I said that that morning on the beach was one of the most spiritual of my life. It really was. In the harried and rushed environment of boot camp, it was four hours of peace and tranquility. In the disciplined regimen of pushups, drills, and inspections it was a time of freedom. In the close-quarters of the 70 men I lived with, it was a time of solitude. Since my watch happened to fall on a Sunday morning, I stood my watch that day anticipating church services later that morning. Yet, had I somehow rushed that time alone on the beach, had I been able to skip it and go directly to church that Sunday morning, I would have cheated myself of something precious, something meaningful, something holy—the discipline of simply keeping awake.


The sign of the times today is an interstate speed limit sign. Rush. Get your Christmas shopping done early. Quick, spend more money so that you can buy the perfect Christmas. Hurry, get those decorations out, make those plans, and buy that holiday food. We want our Christmas and we want it now. We want it perfect, sentimental, and absolutely on our terms). Add to the holiday confusion the media blitz and market-driven push to be ready for Y2K or the coming of the new millennium and the signs of the times are more than we can handle. Jesus warns us to keep awake.

“Keep awake.” It is a loving caution and an apocalyptic warning that we never get distracted.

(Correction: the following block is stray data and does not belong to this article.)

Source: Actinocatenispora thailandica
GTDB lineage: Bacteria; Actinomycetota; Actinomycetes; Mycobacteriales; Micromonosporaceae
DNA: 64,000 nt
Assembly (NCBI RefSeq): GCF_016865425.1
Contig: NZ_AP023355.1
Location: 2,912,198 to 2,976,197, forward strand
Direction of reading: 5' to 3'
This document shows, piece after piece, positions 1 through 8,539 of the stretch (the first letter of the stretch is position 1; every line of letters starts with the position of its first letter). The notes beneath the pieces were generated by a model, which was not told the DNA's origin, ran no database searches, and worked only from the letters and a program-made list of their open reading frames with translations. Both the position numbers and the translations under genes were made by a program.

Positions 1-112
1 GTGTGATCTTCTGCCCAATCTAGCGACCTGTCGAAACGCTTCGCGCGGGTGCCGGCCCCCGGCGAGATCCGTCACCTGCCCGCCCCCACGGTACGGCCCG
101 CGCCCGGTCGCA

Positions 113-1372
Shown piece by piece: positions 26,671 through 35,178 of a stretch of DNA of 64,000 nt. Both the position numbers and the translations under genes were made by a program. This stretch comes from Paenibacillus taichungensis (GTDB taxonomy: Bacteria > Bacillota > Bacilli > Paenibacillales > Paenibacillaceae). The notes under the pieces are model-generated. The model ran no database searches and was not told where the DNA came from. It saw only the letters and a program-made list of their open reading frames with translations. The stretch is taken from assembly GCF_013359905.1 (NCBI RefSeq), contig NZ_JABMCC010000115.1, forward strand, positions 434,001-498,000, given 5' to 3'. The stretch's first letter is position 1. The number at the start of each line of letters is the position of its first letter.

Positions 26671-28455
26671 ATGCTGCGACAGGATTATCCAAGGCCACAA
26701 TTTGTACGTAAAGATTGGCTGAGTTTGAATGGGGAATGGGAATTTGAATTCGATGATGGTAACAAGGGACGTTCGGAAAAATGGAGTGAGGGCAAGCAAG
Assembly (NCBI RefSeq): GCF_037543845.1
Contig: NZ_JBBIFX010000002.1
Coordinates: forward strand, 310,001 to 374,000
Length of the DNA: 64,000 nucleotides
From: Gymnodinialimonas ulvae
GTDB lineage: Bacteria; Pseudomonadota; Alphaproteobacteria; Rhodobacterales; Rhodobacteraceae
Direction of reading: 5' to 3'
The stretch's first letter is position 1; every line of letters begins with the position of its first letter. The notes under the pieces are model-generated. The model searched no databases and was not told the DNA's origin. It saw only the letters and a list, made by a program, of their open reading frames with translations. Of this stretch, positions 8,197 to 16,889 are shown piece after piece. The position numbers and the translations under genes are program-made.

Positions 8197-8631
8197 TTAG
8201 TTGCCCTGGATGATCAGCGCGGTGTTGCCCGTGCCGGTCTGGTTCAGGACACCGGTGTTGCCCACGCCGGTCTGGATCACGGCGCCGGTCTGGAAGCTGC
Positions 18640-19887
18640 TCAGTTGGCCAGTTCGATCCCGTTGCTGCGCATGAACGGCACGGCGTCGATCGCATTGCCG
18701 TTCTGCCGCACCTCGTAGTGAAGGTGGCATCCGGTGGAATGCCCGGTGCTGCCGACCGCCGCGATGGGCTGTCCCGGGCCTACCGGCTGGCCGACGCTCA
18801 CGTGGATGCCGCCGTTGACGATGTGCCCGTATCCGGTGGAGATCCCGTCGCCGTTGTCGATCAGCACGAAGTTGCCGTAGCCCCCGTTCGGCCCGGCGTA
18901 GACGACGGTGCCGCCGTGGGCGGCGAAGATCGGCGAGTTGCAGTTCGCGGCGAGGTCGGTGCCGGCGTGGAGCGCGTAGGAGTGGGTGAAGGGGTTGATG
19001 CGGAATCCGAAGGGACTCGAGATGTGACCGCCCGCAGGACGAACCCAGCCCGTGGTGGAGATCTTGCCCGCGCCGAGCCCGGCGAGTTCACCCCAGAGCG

As I walked that beach—the horizon, getting brighter and brighter—I remember the moment when the top edge of that fiery ball crossed the threshold of the horizon. It was a priceless moment in time that lasted only an instant, and can never be repeated. Had I been distracted by anything else, or even just looking the other way at that moment, it would have been a moment lost for ever, and never fully experienced.


“Therefore keep awake—for you do not know when the master of the house will come, in the evening, or at midnight, or at cockcrow, or at dawn, or else he may find you asleep when he comes suddenly.”


Advent is our chance to separate ourselves from the distractions of the secular, consumer-oriented and market-driven Christmas. Advent calls us to look in the glowing horizon of Christ’s promised return. “Keep awake,” Jesus said. The caution is to never allow the tempting signs of the times, the ebbs and flows of life, and the petty distractions of social expectations or emotionally driven sentimentality to cloud our experience of the Divine this season.


Keep Awake and take a lesson from the fig tree. As sure as the seasons come and go … As sure as the sun rose on that Sunday morning 8 years ago, Christ will return. That Gospel promise we can proclaim with the utmost certainty and confidence. Therefore, let us keep awake! A avoid the temptation to rush the season and get distracted by the emotional demands of the next four weeks.

Let us keep awake. The signs of the times—the events of our lives serve only to distract each of us from the holiness, the sacredness, and simplicity of a baby, born in a barn.

Let us keep awake. The advent wreath calls us to focus on the dawn of Christ’s return. The simple light of one candle is a reminder of what is already—God incarnate in human form, come to save the world. The simple light of one candle is an apocalyptic image of what is to be—the Son of Man coming in the clouds’ with great power and glory. This simple light is now one candle and it proclaims the Brilliance that is yet to come.

Keep awake! Let Advent be the sign of the times!